Here are the Mayor’s Health Line’s recommended health websites and resources for this week.

Posted on May 11, 2010


Click and learn how to stay healthy!

Spend Smart, Eat Smart
From the Iowa State University Extension Office, this website provides tips and resources on planning ahead to save money and make healthier choices in eating.
When the money gets tight, it is important to know what resources your family has and be creative using them. Resources include assets such as: time, money, energy, knowledge and skills. Everyone wants to save money when they shop. The best way to save money is to plan ahead. When you plan before you shop you can save money and get the foods your family needs for good health. [HealthLiteracy listserv]

Understanding Depression Across Cultures
includes a range of materials that describe a comprehensive approach to strengthening the capacity of Early Head Start and Head Start staff in dealing with parental depression. This paper examines depression across cultures and the importance of cultural sensitivity in mental health outreach. [BRYCS May Bulletin Alert]

Latino Population Maps
The Pew Hispanic Center, a project of the Pew Research Center, has updated its interactive maps and database on the Latino population in the nation’s more than 3,100 counties. The maps show the Latino population and share in U.S. counties for 1980, 1990, 2000 and 2008 and how its size and distribution across counties has changed since 1980. The population data are derived from the Decennial Censuses and the Census Bureau’s population estimates program. Latino population data by county for 1990, 2000 and 2008 may also be downloaded from the Center’s website at [Pew Hispanic Center Press Release] Adds Audio to Website
At the top of each article on (whether for parents, kids, or
teens) there is a speaker button which, when activated, has a voice read the article. There are about 10,000 articles on KidsHealth in English and Spanish, and the audio is available in both languages. [HealthLiteracy listserv]

Health Equity and Prevention Primer (HEPP)
The primer from Prevention Insititute packages a number of our effective tools for community-based prevention–like the Two Steps to Prevention framework, The Spectrum of Prevention and Collaboration Multiplier–along with research and case examples from across the country, into an easy-to-access, online training format. Informed by national leaders in health equity, public health department staff and supported by the Robert Wood Johnson Foundation, the Primer provides a rich array of resources to support learning, exploration and implementation. Continuing education credits are available for each hour of self-directed training.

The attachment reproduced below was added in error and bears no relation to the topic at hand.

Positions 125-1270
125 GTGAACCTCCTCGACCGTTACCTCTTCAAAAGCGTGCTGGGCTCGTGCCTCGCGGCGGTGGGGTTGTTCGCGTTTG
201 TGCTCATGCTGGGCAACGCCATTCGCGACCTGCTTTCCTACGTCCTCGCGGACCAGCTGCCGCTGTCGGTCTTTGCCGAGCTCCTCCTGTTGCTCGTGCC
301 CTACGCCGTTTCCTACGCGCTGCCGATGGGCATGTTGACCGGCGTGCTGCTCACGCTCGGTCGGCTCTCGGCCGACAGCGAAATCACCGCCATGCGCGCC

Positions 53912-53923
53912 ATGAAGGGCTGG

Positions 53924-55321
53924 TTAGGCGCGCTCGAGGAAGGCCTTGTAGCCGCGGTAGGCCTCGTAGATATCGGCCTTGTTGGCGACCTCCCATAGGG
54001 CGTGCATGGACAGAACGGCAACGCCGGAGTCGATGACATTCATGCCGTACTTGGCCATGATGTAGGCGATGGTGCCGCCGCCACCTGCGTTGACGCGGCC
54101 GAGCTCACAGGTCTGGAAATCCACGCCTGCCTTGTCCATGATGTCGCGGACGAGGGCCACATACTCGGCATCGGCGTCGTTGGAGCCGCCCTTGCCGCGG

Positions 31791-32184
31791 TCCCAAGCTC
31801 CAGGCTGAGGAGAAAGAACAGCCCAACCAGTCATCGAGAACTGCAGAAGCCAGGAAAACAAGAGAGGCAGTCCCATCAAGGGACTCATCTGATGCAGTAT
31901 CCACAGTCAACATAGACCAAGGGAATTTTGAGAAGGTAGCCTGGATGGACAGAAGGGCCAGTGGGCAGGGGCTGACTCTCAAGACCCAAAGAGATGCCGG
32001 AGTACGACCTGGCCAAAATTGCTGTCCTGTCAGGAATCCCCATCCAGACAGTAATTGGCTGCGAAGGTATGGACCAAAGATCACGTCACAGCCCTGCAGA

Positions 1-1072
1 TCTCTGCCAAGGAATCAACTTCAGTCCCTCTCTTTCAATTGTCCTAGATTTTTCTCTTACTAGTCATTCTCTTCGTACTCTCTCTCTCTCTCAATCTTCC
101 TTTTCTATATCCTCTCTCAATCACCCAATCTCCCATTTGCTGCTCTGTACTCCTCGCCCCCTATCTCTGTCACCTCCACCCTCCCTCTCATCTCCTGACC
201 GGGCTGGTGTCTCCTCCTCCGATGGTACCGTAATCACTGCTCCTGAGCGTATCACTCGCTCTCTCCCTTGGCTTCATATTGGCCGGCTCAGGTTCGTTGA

“Asking Your Way to Great Health” online video
Going to the doctor can be a stressful experience for many people. It can be even more overwhelming when the doctor’s diagnosis is confusing or poorly understood, especially for an adult struggling with low literacy skills. The solution to this problem is simple if people know what to say. Through a partnership with the Humana Foundation,  the National Center for Family Literacy (NCFL) helped create a health literacy video to address this very important issue. [HealthLiteracy listserv]

NIH News in Health – May Issue

The May 2010 issue of NIH News in Health is now available online In this issue learn about mood swings associated with bioplar disorder and identify the warning signs of a stroke. Visit the NIH News in Health Facebook page at

Healthy Kids, Healthy Communities Annotated Resource Book for Storytelling
A list with links to storytelling resources for community media makers. [[New Routes E-mail Digest] April 15 – May 4, 2010]

Changing Outcomes Achieving Health
Provides a starting point of collaborative strategies and collective actions for improving health and health outcomes of African Americans, Hispanics, Asian Americans, Native Hawaiians and Pacific Islanders, and American Indians and Alaska Natives.

To Live To See the Great Day That Dawns: Preventing Suicide by American Indian and Alaska Native Youth and Young Adults
Designed to support American Indian/Alaskan Native communities and those who serve them in developing effective, comprehensive, and culturally appropriate suicide prevention plans.

Public Health Ethics in Disasters
Using the United States Public Health Code of Ethics as a guide, this website provides practical information on ethical issues faced by public health
agencies when responding to disasters. The website highlights topics such as social distancing, vulnerable populations, risk communication, and community engagement.

3 Days 3 Ways Disaster Preparedness Workbook
This workbook by the King County Office of Emergency Management and the American Red Cross provides easy to follow material to help individuals and families prepare for disasters. Topics include earthquakes, fires, and post-disaster communication strategies. The workbook contains a series of pictures and checklists and is available in




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